Conflict & Justice

Afghan Peace Council Head Rabbani Killed in Bomb Blast

rabbani.jpg

Burhanuddin Rabbani (Photo: Pajhwok Afghan News/Wikipedia)

Burhanuddin Rabbani, chairman of the Afghan High Peace Council, is killed along with several other people in a bomb attack in Kabul, officials say.

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(This story is based on a radio interview. Listen to the full interview.)

Rabbani, a former Afghanistan president, was meeting member of the Taliban when he was killed by a suicide attacker who is suspected to have concealed a bomb in his turban.

As head of the council, he was leading Afghan efforts to negotiate with the Taliban.

Anchor Lisa Mullins speaks with Laura Lynch to get more details.

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Lisa Mullins: I’m Lisa Mullins and this is The World.  Attempts to bring peace to Afghanistan suffered a setback today as a suicide bomber killed the head of the government Peace Council.  That’s a group trying to facilitate talks with the Taliban.  Burhanuddin Rabbani was also a former president of Afghanistan. The current president, Hamid Karzai, has been in New York for the UN General Assembly this week.  He’s now decided to return to Kabul.  Before that though, Hamid Karzai met with President Obama, who condemned Rabbani’s assassination.  Obama also vowed not to be deterred by the killing. The World’s Laura Lynch is in Kabul at a compound less than a mile from where the attack took place.  She says Rabbani was at home greeting visitors.

Laura Lynch: There were two Taliban who wanted to meet Rabbani, to talk to him about peace talks.  And they were apparently inside his house and one of them had explosives reportedly inside his turban.  He may have embraced Rabbani and at that time he detonated his explosives and Rabbani died apparently almost instantly.

Mullins: Maybe Laura, you can tell us a little bit about Rabbani and his stature right now in Afghanistan, and a little about his history because he made his mark back in the 1990s when he was president, during a time when the Taliban was building its power, eventually coming to the helm in Afghanistan in 1996.

Lynch: Well, that’s right, Lisa, but his history in this country goes back much farther than that, his history as a player if you will.  He was a member of the Mujahideen, the rebels, who actually managed to get the Soviets out of power in this country.  And then he became president, but it was a power that he held onto very tenuously because there was factional fighting; in fact, people call it a civil war among different parts of the Mujahideen.  And so he held power only from 1992-1996, and then you’re right, the Taliban swept into power.  And he eventually found his way to the northern part of the country where he managed to cling onto control of a small area of Afghanistan.  And he stayed there until 2001 when the invasion forces came in almost 10 years ago now, and managed to make his way back down with the Northern Alliance and found his way back on the political stage in this country as a leader of the opposition. But then Hamid Karzai, this president, found a new role for him last year as head of the Peace Council.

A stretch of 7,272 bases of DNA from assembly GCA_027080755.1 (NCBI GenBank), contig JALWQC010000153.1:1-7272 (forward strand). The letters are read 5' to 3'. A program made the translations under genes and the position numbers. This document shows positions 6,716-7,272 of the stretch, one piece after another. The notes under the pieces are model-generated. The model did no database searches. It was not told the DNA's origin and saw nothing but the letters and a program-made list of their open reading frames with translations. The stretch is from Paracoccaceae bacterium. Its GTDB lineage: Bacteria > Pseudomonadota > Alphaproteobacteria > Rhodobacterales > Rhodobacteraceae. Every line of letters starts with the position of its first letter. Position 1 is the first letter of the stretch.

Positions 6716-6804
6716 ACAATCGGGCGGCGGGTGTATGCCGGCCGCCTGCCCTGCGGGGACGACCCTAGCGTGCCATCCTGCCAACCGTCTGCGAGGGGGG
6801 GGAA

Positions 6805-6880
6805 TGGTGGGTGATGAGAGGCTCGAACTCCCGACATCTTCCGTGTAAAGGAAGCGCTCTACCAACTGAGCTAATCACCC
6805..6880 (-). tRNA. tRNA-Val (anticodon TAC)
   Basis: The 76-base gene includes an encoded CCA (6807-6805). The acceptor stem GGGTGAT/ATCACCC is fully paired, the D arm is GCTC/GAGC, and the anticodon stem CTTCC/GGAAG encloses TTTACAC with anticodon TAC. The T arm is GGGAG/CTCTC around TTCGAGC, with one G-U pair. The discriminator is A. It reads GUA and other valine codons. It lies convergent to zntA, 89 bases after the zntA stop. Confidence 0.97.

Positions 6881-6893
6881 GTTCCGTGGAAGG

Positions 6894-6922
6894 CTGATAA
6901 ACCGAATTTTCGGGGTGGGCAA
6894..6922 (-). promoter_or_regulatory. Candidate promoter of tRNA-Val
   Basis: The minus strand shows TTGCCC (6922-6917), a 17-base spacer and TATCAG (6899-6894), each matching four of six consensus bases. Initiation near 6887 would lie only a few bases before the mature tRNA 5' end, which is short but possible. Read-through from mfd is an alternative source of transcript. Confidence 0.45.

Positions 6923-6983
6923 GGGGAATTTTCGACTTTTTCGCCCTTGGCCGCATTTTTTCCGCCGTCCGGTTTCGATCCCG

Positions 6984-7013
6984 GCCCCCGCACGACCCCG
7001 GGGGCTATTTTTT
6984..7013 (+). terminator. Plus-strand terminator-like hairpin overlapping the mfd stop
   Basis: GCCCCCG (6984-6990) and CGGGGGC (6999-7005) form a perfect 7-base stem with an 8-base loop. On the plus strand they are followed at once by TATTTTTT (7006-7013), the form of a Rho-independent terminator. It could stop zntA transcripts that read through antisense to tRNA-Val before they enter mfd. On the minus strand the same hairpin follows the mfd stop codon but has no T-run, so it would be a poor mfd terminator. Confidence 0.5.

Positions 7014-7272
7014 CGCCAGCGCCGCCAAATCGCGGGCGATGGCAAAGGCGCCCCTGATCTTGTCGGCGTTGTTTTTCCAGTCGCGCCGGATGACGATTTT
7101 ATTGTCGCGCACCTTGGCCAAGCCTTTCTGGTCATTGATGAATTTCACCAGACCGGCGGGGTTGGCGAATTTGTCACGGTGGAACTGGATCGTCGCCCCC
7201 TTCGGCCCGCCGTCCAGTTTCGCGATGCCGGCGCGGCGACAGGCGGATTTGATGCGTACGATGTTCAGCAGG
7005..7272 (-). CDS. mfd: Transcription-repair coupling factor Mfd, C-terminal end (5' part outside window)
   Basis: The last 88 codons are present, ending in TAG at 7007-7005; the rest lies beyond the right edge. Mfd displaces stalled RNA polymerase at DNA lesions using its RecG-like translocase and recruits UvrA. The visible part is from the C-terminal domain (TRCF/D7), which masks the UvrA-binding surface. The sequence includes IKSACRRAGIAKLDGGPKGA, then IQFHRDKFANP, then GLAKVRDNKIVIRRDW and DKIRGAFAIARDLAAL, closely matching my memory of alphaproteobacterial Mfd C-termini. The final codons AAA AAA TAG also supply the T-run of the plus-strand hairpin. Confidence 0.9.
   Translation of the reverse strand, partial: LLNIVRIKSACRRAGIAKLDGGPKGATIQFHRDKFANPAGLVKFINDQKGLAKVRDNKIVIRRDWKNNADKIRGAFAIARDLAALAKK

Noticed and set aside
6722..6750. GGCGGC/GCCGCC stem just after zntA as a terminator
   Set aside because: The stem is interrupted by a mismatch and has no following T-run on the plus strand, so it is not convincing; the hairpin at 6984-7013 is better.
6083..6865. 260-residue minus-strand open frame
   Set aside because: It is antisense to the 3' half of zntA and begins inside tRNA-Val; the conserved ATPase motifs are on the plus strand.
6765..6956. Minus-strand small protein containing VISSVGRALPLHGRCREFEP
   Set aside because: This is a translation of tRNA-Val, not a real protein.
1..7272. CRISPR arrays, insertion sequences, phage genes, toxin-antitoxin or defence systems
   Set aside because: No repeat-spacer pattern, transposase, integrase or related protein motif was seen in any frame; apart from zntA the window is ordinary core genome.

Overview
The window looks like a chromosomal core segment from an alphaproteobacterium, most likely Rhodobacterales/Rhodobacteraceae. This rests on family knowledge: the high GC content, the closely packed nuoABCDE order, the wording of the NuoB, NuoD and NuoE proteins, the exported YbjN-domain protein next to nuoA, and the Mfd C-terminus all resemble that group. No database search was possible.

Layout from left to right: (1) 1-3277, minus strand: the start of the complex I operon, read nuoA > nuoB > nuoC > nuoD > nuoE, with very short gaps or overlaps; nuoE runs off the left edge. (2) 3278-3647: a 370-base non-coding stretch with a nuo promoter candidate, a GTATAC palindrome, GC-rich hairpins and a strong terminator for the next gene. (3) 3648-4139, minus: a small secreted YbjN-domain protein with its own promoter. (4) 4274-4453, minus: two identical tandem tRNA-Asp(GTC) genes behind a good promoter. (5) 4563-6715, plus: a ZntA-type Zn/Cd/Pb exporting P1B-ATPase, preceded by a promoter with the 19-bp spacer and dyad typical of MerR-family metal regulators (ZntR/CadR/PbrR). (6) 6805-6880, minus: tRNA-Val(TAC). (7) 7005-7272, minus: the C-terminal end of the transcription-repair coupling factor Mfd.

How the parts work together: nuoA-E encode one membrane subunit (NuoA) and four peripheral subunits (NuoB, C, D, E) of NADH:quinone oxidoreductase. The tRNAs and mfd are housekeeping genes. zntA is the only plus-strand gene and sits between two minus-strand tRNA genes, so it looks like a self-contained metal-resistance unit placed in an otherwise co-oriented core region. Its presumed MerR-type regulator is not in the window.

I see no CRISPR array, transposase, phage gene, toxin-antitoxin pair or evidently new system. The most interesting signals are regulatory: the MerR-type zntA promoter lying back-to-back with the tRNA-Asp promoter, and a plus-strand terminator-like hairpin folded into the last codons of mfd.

Mullins: And the Peace Council as you said, was established by Hamid Karzai.  This is a group of about 68 people who were designated to try and find a political solution to the end of the war with the Taliban.  Is it clear that the Taliban themselves would have been against him?  I mean who would have the motivation after all his political dealings through the decades to assassinate him now?

Lynch: Well, Lisa, as I said, he’s a very divisive figure, but you know, you also have to be careful when you talk about the Taliban because they are now a many and varied group.  Would there have been some Taliban who are interested in talking peace, so-called moderate Taliban?  Yes, apparently there are.  Were there others who are interested in destabilizing whatever attempts at peace there might have been?  Well, look around this country over the last few weeks. There was the 20-hour shootout in this same neighborhood last week.  There was an assassination of Hamid Karzai’s brother earlier this year.  There was an attack on the Intercontinental hotel…all various actions claimed responsibility by the Taliban in all of those cases. So, would they have had an interest then in trying to destabilizing any attempts at brokering a peace by killing the man who was the head of the Peace Council?  Some would certainly say yes.

Mullins: The World’s Laura Lynch in Kabul, Afghanistan.  Laura, thank you.

Lynch: You’re welcome.

Mullins: You can get the latest on the assassination of the former president of Afghanistan from our partners at the BBC, just follow the links at theworld.org.

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